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Although this case was in the US, the global nature of intellectual property - to say nothing of the internet - means that what happens there is bound to have an impact elsewhere in the world.
Legal principles aside, the issue is crucially important to the internet because the net provides the perfect medium for accessing materials that are in the public domain.
Indeed, it is not too much of an exaggeration to say that until the internet came along, the right to access public domain works was more theoretical than real, and depended on publishers - such as Dover Publications and Eldritch Press, two of the plaintiffs in the Eldred case discussed last week - reprinting material.
Now, though, all that is needed is a scanner and some OCR software and any work in the public domain can be converted into a text file and made freely available online.
This is precisely what the great Project Gutenberg has been doing for more than 30 years. One of the most interesting recent developments is the Distributed Proofreaders project. Although not an official part of Project Gutenberg, it represents an important extension of it. As the FAQ explains, the idea is to use the distributed power of the online population to check the OCR files of texts that are being added to Project Gutenberg. Since the work involved is parcelled out one page at a time, the burden on individuals is small.
Of course, this is one of the principles behind open source software, which builds on a distributed development process and allows many people to make small contributions that cumulatively turn into big projects. Not surprisingly, then, the Free Software Foundation is also interested in helping to make more texts available, and has crafted the GNU Free Documentation Licence to this end.
As its name suggests, this licence is intended for technical documentation, and so is inappropriate for many materials. A more ambitious project aims to craft a range of licences that provide various options for those who wish to apply a rather less selfish form of copyright than that currently deployed.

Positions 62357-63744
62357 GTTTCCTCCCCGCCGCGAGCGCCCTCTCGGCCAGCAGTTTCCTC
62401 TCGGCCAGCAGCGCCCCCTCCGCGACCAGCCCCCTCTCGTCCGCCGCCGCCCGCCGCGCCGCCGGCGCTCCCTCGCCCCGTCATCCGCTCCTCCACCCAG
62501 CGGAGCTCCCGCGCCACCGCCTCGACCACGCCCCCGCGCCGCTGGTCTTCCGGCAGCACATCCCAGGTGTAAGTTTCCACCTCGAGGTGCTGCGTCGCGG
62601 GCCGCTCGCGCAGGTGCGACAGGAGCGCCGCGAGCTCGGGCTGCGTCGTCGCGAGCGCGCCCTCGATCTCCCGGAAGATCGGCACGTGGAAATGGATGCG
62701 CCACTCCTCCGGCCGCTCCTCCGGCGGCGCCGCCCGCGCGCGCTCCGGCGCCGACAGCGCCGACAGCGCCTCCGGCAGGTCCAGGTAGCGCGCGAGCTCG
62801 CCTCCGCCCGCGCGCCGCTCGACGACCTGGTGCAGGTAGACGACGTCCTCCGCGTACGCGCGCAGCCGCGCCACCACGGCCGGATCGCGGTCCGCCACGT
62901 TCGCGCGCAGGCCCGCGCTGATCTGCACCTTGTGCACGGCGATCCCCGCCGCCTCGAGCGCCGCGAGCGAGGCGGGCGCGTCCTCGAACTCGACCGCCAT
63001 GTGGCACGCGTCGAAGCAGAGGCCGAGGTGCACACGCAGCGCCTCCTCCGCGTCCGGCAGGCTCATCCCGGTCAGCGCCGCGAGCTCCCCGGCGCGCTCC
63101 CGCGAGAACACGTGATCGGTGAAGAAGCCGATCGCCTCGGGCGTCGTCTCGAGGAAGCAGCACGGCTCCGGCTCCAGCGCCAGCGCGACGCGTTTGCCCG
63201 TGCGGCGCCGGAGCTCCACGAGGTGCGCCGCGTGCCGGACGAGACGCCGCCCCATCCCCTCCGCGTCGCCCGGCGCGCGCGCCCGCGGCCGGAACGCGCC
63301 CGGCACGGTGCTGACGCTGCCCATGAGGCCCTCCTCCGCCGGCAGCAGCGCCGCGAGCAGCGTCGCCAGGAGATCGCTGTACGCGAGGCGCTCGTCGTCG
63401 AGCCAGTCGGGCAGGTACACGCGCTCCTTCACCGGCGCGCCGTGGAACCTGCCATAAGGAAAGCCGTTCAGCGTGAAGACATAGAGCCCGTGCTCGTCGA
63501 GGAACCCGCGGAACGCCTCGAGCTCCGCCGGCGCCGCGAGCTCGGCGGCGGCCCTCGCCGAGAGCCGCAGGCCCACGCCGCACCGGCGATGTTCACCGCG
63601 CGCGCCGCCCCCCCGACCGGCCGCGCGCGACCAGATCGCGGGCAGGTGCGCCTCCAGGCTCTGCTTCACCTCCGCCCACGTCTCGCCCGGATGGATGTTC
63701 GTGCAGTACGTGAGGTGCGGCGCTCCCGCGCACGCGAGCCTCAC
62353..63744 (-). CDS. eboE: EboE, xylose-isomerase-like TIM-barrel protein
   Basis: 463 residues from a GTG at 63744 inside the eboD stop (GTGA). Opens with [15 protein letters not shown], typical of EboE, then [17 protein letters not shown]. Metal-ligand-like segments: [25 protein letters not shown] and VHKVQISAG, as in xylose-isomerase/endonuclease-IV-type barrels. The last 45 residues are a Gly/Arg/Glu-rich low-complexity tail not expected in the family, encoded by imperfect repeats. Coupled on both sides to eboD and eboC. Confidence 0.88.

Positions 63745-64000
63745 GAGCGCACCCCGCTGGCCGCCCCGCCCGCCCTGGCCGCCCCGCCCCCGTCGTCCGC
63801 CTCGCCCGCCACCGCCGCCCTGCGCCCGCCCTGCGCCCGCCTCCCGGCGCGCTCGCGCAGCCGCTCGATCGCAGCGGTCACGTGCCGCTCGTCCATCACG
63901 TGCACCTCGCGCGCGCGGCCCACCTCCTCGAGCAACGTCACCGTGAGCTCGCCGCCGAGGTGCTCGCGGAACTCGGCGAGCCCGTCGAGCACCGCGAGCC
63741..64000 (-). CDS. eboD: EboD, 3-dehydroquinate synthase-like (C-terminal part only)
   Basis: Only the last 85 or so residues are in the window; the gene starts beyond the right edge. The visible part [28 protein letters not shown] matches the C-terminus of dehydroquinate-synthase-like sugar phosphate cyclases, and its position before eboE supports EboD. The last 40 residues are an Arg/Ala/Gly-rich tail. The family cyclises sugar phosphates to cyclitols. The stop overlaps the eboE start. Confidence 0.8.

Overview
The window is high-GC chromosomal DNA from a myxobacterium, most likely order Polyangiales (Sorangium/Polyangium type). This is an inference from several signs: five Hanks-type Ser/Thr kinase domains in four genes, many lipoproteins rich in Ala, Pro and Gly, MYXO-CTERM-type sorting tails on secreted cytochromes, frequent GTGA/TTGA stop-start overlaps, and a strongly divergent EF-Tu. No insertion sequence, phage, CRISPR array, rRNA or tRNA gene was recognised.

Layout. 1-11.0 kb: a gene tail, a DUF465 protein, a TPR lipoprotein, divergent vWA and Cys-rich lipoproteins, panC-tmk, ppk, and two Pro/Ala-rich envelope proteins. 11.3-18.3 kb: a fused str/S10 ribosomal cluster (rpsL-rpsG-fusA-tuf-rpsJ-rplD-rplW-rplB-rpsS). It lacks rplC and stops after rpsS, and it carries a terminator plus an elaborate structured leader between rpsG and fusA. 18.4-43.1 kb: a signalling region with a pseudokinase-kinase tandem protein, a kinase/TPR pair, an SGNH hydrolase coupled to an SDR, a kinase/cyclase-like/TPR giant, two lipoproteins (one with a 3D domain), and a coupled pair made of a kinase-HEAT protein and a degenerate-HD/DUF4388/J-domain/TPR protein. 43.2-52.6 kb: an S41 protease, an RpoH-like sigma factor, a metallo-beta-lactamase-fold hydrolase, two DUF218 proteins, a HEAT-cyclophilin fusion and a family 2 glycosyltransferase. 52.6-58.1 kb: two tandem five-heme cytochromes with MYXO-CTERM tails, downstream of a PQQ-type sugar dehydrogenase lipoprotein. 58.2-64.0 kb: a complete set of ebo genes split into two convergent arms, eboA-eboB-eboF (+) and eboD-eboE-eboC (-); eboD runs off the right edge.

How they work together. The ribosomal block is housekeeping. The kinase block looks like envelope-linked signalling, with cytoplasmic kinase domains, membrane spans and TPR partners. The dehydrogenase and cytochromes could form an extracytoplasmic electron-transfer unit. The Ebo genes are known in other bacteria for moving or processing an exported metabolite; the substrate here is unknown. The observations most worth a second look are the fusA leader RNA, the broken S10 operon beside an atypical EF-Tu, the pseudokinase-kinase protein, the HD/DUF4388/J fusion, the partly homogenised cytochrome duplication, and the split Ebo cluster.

The name of the endeavour is Creative Commons, a reference to the idea that there is, or should be, an intellectual equivalent to the commons - land held in common for the good of the community. One of the key figures behind Creative Commons is Lawrence Lessig, the lead lawyer in the Eldred copyright case.
There is a FAQ, some examples of why new licences can be useful, and a list of projects. There is a page that helps people choose an appropriate licence, and an interesting licence called the founders' copyright.
This is a pointed reference to first copyright law in the US, which gave monopoly rights for just 14 years, with the option of renewing the monopoly for another 14 years. The technical publisher O'Reilly has pledged to adopt this licence for some of its books.
More radically, a group of leading biologists, fed up with the way journals have demanded the copyright when their work is published, has created what it calls the Public Library of Science, which will be launching several new journals where content is always freely available online, and the scientists retain copyright.
The established commercial publishers seem, at last, to be getting the message: the prestigious scientific journal Nature has recently announced that authors will no longer be asked to sign away their copyright.